The HST Debate: Does the sales tax help or hurt low-income people?



Come August 5, John Puff will vote “Yes” to extinguish the HST. A retired owner of a packaging company, the Downtown Eastside resident’s discontent lies in the cost increase of his routine expenditures. For Puff, this means that an extra seven per cent cost accompanies some of the groceries he buys and hangs on some of the clothing he purchases.


Items such as used clothing, food producing plants and ready- made meals at grocery stores are only some of the goods and services now taxed under the HST. These additions result in an increase of at least $350 a year for the average household at the current 12 per cent rate, according to the independent panel report released on May 4.


“It’s tougher to live with this tax,” says Puff. “It feels like my dollar is only worth 80 cents now.”

This month British Columbians will be voting to maintain or extinguish the HST. With the referendum deadline set for August 5, many reports, economists and politicians have speculated on the immediate and future implications of the tax, particularly for lower income people like Puff.

Director of the Canadian Centre for Policy Alternatives, Seth Klein, says that having an HST is not the problem since it can help fund public services for those in the low-income bracket, but the B.C. HST is inherently flawed in its design and quick fixes.


“Sales taxes like the HST hit lower and middle income households harder,” says Klein, accentuating each word with an index finger on his desk for emphasis. “If you have a low or modest income, you spend most of the money you have, and you spend it locally, rather than investing.”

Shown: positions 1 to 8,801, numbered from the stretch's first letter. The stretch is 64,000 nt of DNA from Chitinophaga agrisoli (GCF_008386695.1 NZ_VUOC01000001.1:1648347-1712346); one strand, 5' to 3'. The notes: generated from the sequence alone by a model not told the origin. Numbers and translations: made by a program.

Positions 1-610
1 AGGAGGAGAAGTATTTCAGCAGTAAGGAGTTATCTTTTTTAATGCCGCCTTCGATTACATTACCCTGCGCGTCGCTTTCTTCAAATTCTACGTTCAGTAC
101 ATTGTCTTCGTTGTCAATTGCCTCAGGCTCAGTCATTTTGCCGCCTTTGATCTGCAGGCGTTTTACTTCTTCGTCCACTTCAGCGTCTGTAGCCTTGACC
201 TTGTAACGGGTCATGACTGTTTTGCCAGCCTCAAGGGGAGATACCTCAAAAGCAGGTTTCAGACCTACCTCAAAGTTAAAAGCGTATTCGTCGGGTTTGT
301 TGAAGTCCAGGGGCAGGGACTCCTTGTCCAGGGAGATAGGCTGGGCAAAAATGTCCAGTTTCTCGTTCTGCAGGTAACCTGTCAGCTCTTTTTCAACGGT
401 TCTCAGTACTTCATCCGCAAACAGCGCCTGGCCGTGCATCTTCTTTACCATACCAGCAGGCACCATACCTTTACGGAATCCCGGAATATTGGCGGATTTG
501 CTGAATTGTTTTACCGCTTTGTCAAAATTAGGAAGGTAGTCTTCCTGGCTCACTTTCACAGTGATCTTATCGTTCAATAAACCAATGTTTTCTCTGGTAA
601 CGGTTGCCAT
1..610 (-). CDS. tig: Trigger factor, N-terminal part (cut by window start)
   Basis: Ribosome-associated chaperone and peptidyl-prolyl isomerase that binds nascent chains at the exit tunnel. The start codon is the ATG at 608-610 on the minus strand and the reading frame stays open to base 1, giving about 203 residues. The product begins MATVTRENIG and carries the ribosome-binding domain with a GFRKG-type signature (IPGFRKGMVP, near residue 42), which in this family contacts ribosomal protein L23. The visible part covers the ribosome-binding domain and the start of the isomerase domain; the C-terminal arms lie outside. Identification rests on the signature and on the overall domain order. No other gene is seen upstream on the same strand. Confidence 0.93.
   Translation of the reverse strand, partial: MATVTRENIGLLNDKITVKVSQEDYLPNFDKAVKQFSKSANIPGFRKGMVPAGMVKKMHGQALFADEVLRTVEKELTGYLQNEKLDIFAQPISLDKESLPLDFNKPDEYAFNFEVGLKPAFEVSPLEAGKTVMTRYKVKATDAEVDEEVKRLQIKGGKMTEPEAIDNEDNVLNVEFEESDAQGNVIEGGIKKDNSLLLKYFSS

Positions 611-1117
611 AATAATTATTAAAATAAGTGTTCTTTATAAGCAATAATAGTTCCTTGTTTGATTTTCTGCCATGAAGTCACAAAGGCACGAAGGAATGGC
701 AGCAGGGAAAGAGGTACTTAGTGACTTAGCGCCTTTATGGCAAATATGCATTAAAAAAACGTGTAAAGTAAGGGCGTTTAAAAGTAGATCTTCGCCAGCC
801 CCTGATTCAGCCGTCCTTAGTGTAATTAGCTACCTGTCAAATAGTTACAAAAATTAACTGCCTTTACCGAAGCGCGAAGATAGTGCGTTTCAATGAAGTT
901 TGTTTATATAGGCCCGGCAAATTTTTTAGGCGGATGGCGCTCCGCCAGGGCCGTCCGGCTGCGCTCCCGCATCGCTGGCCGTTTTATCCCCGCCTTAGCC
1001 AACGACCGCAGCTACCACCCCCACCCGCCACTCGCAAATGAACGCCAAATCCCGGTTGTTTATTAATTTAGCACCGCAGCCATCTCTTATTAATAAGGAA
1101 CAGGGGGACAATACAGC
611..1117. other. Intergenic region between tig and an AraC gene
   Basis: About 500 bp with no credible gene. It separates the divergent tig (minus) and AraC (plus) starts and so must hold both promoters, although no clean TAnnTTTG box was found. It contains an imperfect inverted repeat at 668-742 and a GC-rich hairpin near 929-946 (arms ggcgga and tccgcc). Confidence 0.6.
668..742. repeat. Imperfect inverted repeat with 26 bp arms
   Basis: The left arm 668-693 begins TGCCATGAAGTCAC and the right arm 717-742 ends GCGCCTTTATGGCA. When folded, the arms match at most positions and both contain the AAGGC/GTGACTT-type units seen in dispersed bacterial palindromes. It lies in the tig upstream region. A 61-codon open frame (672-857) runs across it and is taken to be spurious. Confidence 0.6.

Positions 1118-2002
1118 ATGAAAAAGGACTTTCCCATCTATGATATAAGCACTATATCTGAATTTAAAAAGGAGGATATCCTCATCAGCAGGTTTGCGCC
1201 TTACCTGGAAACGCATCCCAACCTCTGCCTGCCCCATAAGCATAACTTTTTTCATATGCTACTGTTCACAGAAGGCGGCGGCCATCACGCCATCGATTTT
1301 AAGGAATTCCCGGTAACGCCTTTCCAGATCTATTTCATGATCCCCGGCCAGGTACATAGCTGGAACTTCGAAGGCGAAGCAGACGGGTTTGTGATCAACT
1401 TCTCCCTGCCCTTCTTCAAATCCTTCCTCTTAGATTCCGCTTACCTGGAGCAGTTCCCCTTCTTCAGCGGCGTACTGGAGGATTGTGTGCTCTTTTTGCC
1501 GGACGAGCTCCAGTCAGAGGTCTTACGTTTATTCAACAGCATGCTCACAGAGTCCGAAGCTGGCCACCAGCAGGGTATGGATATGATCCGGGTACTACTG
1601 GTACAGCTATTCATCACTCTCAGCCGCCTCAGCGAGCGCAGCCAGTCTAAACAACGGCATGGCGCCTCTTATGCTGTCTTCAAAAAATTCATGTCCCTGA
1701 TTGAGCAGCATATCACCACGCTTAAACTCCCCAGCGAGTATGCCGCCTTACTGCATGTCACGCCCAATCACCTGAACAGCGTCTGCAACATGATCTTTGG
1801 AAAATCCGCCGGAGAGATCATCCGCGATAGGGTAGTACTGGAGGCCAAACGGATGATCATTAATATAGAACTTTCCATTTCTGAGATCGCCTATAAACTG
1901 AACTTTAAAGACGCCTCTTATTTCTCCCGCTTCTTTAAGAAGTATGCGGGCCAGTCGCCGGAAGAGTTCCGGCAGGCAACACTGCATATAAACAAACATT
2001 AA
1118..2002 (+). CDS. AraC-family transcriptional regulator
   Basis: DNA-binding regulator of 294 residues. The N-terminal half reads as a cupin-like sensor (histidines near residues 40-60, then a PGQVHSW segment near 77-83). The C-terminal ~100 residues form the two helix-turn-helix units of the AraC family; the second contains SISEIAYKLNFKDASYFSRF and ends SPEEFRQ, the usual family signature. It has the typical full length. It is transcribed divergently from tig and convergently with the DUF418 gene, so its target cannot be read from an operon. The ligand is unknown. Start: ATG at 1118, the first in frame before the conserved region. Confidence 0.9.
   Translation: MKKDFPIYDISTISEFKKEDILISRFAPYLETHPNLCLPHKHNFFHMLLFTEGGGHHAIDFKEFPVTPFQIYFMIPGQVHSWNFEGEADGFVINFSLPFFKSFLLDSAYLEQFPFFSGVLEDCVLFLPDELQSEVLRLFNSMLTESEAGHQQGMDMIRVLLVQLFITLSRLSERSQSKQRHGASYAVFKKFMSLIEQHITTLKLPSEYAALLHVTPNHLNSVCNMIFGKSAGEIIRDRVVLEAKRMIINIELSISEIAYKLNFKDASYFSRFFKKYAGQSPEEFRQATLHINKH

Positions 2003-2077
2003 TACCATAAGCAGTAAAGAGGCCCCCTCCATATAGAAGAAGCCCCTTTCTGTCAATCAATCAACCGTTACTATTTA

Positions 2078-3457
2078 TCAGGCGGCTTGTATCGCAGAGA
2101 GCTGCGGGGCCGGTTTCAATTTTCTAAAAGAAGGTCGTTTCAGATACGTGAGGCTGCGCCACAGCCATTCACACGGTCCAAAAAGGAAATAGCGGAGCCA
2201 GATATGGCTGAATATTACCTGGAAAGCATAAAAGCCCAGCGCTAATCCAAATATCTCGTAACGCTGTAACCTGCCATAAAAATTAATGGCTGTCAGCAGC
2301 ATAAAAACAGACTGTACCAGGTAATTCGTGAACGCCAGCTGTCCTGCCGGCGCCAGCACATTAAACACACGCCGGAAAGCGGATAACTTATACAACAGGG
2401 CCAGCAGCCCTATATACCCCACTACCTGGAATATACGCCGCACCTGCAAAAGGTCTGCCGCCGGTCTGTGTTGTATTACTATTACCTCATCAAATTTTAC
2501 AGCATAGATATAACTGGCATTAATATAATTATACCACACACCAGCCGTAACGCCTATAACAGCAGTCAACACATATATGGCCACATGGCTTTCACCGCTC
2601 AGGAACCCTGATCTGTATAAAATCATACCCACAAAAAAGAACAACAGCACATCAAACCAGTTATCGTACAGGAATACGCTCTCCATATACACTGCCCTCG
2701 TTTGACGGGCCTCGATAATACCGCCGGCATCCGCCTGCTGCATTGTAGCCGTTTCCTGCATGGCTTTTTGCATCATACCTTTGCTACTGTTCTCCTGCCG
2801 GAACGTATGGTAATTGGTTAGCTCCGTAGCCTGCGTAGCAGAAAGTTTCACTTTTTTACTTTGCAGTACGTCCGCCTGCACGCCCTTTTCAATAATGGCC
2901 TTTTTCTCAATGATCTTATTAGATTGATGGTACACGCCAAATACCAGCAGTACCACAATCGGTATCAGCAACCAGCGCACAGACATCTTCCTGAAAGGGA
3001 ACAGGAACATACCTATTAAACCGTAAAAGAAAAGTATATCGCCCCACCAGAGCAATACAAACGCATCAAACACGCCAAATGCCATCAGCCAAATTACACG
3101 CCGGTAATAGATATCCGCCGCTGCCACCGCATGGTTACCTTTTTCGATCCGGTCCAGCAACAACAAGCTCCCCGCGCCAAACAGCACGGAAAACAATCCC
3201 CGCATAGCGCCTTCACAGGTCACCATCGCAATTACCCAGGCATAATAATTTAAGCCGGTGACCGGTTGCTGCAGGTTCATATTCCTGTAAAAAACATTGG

Problematic solutions to help the consumer


The B.C. Liberals first introduced the B.C. HST Credit to offset the impact on low-income families and individuals. All people earning less than $10,000 a year, receive $230 in four installments throughout the year, or $57.50 every three months. The amount received decreases as a person’s income increases, virtually phasing out at an income level of $30,000 a year.


“And there lies the problem,” says Klein. “The threshold they set for when you no longer qualify for the credit is too low and phases out much too quickly. It’s the people in that middle range between $20, 000 and $50, 000 who deserve to be getting more of that credit.”


The government then introduced a one-time payment of $175 to help low-income seniors transition to the new HST system. All families also receive this amount for every child under 18, no matter how wealthy.


“Rather than give it to singles in need, they give it to all families,” says Klein. “It’s a huge waste of money to give it to wealthier families.”


The premier’s office says that directing these payments toward families with children falls into Premier Christy Clark’s “family first” agenda.


These immediate fixes to offset the burden of the HST still leave people like Puff struggling with his day-to-day expenses, despite his eligibility for the quarterly credit payments.


“The cheques help,” he says. “But I still have to wait for them to come every few months. It’d be better if I didn’t have to pay in the first place, up front, rather than wait to get that money back.”

Added to the HST Credit and the one-time transition payment, Clark also presented a long-term “fix.” If the HST remains, the Liberals will lower the tax by two percentage points to 10 per cent by 2014. Families will save $120 per year under the 10 per cent rate.